Interestingly, I had asked on LinkedIn a while ago whether a third party should be able to trigger examination on the merits. 76% were in favor of this. See https://www.linkedin.com/posts/mwilming_examination-on-the-merits-for-swiss-patents-activity-6834371410241036288-Vw3x

  2. The issue is not so much the low interest of the third party appellant. The issue is the object of the appeal: what are you going to challenge in relation with the (appealed) decision? If the decision is not supposed to extend to anticipation (substantive examination opted out), then the fact that there is anticipating prior art against a granted patent is not a flaw in the decision to grant the patent. let’s see how many patents will undergo full examination at the IGE.

    1. That’s an interesting point. Personally, I would be in favour of something similar to the ‘Gebrauchsmusterlöschungsverfahren’ in Germany. The utility model has not been examined on the merits, but can still be revoked on the merits. In my perception, it would be a pity if examined patents could be challenged in opposition also on substantive grounds, while unexamined patents could only be challenged in costly nullity proceedings on substantive grounds. This doesn’t feel right to me. Food for further thought, anyway.

  3. This is precisely the difference between an appeal and an opposition/cancellation procedure. We know now that the government has decided, also to limit the burden on SME/startup applicants, to not just renounce to extend the scope of oppositions but to get rid of them entirely. An appeal (review instance) is not an opposition (1st instance). The desired legal certainty you are mentioning higher up has been addressed to a certain extent by the mandatory search. Your criticism is certainly valid but has not convinced industry (especially SMEs) to somehow mimic EPO proceedings. This is why substantive examination has become optional (really optional) compared to the draft. The IGE has now a big job to almost entirely redraft the bill and the IGE is fully aware of this.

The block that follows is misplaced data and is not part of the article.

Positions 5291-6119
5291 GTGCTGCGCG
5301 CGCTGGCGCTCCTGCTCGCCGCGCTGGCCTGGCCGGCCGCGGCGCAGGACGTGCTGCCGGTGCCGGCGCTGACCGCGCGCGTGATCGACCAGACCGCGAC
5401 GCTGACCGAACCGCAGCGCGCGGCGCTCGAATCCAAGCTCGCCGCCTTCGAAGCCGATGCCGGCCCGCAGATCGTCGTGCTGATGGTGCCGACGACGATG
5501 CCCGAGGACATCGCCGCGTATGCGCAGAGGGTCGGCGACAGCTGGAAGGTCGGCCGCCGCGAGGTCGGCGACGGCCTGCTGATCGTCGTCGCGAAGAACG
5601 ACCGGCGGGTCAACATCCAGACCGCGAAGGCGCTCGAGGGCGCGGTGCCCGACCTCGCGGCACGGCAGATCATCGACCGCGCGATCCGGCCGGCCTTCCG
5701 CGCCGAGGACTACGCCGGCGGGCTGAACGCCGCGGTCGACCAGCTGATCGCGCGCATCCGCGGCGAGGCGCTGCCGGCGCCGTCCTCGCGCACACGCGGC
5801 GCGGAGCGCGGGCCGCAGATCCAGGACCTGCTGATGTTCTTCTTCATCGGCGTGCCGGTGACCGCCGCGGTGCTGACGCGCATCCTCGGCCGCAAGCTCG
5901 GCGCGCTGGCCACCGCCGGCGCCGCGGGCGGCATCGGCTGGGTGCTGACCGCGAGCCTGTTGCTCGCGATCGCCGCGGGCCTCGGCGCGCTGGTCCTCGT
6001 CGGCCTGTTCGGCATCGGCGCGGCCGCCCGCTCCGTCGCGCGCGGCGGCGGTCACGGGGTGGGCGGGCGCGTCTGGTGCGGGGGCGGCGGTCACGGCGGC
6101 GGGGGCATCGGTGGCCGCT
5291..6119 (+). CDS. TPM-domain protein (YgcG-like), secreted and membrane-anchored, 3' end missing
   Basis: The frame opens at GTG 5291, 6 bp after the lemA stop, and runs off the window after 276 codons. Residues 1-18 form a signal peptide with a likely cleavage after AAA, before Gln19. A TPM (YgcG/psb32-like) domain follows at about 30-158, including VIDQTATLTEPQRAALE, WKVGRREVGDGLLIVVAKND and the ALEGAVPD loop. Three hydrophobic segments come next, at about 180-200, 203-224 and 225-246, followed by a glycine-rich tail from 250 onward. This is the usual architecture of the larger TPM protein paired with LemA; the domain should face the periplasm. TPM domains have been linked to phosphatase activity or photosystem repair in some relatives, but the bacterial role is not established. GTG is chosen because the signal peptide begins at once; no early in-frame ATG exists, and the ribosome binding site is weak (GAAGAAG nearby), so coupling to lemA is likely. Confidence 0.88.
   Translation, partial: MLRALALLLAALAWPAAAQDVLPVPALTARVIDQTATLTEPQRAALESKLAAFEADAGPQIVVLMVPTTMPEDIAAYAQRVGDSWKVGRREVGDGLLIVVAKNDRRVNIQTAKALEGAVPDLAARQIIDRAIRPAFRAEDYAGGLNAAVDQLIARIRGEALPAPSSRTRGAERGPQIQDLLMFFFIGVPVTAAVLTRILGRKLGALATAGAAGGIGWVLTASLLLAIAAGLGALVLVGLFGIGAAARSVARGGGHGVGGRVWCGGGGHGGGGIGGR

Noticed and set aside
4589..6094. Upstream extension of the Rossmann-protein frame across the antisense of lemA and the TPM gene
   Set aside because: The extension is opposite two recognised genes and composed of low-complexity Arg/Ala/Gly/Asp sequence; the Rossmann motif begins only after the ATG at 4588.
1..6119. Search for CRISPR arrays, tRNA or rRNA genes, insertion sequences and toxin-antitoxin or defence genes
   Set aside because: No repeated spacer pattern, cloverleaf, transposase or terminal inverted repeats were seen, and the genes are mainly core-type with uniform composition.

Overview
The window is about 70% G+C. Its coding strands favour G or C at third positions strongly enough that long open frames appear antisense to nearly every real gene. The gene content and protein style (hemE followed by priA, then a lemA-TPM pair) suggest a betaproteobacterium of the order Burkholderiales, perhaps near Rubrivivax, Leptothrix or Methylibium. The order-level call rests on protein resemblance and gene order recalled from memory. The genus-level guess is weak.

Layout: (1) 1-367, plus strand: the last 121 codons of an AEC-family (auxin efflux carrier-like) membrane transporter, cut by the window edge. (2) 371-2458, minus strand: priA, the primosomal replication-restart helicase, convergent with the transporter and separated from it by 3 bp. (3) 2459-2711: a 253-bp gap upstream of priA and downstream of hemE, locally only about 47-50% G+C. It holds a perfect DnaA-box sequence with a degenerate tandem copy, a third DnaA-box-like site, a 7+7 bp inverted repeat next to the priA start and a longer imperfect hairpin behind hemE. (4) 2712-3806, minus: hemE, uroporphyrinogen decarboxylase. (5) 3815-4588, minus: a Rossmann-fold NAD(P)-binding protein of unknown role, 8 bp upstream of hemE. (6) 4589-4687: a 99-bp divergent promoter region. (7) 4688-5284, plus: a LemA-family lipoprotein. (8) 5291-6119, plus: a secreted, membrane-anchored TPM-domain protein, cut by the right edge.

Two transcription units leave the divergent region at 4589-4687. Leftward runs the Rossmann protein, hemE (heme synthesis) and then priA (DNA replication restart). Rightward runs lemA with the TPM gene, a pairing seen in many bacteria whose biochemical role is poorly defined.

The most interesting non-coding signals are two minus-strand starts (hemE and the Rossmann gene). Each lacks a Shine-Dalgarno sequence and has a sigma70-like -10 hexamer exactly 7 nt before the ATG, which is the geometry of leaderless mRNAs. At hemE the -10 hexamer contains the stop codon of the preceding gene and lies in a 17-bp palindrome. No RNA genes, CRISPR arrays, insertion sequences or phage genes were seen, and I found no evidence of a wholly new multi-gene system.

1. I agree, redrafting the bill will be a huge exercise. In doing so, what if the PatA expressly codified that unexamined patents could also be challenged on substantive grounds in appeal proceedings? It´s not my home turf, but since the PatA codifies also for unexamined patents that they are granted for new and non-obvious inventions only (Art. 1(1)-(2) PatA) this might be okay(?). Even if the IPI had not examined novelty and inventive step, the grant occured in violation of Art. 1 PatA.

  4. “In my perception, it would be a pity if examined patents could be challenged in opposition also on substantive grounds, while unexamined patents could only be challenged in costly nullity proceedings on substantive grounds.”

    The cost differences between opposition and nullity proceedings are, potentially, the court fee (which have not even been set in the draft bill). The attorney’s hourly rate and work is the same. In CH it is even worse than at the EPO since, in practice, you need a patent attorney and a bar attorney to go to the courts. In addition, we have 2 of them: FPC + FC. Are you going to recommend your clients to get fully examined patents at the IGE, for CH only, or at the EPO, for the continent?

  5. What you suggest is to have the FPC as first instance opposition authority. It could be surely done but it is not what has been communicated by the government. The government wants to get rid of oppositions entirely.

    1. I’m not sure whether this really was the Federal Council’s intention. They said that “[t]he opposition procedure introduced in 2008 is to be dispensed with altogether. It has never been resorted to since it was introduced.” The explicit reference to what has been introduced in 2008 might mean that the Federal Council wants to abolish the proceedings at the IPI, as this is what had been introduced back in 2008. It still held that “IPI decisions must be reviewable by a court on appeal.” When the IPI has granted an unexamined patent in violation of Art. 1 PatA, this might well be called a “review”, i.e. be subject to appeal proceedings(?).